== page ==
Newspaper article The Christian Science Monitor

US Pulls Troops from Philippines Town after US Soldiers Killed

Newspaper article The Christian Science Monitor

US Pulls Troops from Philippines Town after US Soldiers Killed

Article excerpt

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A daily summary of global reports on security issues.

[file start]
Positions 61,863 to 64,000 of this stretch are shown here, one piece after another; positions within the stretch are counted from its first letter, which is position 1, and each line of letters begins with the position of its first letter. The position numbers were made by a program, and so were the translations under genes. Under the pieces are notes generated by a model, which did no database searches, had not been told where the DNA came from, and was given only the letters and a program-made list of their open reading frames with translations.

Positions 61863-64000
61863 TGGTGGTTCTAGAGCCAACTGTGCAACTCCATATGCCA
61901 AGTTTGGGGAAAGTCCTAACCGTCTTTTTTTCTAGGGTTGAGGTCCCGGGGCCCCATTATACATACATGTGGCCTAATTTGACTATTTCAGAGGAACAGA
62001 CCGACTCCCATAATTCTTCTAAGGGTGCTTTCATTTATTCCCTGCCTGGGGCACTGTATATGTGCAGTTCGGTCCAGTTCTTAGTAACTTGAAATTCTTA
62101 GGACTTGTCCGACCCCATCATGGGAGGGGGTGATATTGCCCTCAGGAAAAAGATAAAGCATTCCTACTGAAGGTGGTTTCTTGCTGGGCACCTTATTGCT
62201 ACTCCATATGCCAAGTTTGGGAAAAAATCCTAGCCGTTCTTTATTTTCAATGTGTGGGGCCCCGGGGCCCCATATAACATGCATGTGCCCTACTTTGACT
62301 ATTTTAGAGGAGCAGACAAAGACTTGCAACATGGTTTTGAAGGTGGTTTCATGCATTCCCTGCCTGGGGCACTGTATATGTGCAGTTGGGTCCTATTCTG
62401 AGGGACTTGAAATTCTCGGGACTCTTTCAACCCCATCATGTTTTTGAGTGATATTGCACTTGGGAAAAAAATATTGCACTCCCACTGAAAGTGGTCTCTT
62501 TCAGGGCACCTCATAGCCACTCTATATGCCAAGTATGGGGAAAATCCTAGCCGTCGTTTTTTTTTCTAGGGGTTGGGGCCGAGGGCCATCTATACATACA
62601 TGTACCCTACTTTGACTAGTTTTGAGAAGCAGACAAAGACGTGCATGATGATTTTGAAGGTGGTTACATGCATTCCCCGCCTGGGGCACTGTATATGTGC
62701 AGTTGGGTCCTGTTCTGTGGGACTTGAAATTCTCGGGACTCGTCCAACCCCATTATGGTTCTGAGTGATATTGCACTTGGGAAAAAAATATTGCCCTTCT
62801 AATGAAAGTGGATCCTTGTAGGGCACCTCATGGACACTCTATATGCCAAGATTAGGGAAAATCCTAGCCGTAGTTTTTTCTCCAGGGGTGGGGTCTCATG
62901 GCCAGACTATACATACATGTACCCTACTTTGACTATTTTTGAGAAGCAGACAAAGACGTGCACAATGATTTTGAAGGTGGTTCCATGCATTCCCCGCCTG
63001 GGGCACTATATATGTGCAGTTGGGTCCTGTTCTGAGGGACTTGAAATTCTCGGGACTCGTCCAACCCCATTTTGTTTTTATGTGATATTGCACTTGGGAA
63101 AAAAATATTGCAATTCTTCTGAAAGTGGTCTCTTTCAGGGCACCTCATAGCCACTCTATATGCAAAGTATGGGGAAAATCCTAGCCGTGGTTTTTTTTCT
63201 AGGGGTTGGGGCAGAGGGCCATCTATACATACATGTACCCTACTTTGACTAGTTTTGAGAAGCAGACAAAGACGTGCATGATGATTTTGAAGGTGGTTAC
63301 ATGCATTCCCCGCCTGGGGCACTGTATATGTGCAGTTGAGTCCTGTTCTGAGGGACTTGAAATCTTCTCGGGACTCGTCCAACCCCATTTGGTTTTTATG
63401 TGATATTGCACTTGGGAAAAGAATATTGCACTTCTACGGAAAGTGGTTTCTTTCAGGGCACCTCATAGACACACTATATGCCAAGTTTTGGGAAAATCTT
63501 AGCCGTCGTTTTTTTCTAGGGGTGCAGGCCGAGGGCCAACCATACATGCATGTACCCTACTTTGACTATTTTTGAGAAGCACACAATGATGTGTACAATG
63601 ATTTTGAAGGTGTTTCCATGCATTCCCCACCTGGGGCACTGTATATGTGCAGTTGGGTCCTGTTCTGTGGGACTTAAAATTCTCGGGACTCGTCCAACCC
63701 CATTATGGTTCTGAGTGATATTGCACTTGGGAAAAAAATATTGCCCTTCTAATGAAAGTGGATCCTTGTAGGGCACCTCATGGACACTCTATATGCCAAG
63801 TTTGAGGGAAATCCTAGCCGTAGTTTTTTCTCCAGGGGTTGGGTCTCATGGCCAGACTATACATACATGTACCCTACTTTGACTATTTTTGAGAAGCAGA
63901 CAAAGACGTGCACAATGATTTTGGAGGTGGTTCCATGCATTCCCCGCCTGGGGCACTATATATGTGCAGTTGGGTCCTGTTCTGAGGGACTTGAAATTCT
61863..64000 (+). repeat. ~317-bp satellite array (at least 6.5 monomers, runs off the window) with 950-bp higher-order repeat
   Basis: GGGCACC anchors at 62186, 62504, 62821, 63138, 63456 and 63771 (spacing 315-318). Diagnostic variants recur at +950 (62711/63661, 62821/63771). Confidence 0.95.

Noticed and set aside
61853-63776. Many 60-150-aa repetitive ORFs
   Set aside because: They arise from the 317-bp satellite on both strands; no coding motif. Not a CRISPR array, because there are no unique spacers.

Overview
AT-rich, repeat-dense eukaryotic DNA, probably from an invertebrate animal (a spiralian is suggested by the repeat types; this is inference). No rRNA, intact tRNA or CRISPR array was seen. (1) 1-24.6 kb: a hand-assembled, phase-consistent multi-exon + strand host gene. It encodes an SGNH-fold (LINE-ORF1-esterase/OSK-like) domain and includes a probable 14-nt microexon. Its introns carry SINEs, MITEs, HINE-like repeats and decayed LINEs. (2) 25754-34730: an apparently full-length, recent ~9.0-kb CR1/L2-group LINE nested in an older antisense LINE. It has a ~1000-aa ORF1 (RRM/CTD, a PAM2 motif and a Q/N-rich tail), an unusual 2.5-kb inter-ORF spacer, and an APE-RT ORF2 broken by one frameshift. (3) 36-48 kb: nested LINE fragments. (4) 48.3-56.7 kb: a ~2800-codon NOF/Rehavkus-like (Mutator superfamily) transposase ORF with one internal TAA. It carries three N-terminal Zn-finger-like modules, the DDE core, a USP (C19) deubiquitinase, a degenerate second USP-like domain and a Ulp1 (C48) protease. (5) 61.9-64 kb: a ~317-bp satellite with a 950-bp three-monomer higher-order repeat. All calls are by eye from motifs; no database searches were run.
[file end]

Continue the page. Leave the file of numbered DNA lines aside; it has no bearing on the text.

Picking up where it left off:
The US has pulled out of a village near where two Navy Seabees and one Filipino marine were killed by a roadside bomb Tuesday, a Philippines military official said Wednesday. The move comes amid concerns that Al Qaeda-linked Muslim militants may be launching a new offensive in the restive south. Abu Sayyaf has regularly traded fire with Philippines forces, but Tuesday's blast was the first time in seven years that they had killed US servicemen. Aided by an estimated 600 US advisers, the Philippines military has in recent years pushed Abu Sayyaf back to its stronghold on two remote islands. (See map of the joint operations area here.) US-trained Filipino special forces have been trying to eliminate the group, with the help of US unmanned aerial vehicles and high-tech equipment like night goggles. But dense jungle canopy and an island population that's sympathetic - and often related by blood - to the Abu Sayyaf have made it difficult to finish them off. Back-to-back attacks on Tuesday, including the one that killed two Americans, have shown that the group is still capable of deadly retaliation. GMA News, a Filipino news site, quoted Philippines military officials as saying Wednesday that the Seabees, military construction experts, were pulled from one village on the island of Jolo. The personnel were helping build two schools and a well there. "As a precaution, US authorities have pulled out for the meantime their engineers in Kagay village," said Maj. Gen. Ben Dolorfino, chief of the Armed Forces' Western Mindanao Command (Westmincom), speaking in Tagalog. The Seabees, who have been overseeing development projects in the province, were moved to Camp Teodulfo Bautista, base of the 3rd Marine Brigade, in Jolo town. Dolorfino said despite the pull-out, the Philippines military would continue securing humanitarian projects in the area, which include the construction of two school buildings and a deep well. The Associated Press quoted the same military official as saying Abu Sayyaf might be stepping up its campaign. After Tuesday's attack, another blast damaged a bridge used by government tanks. …

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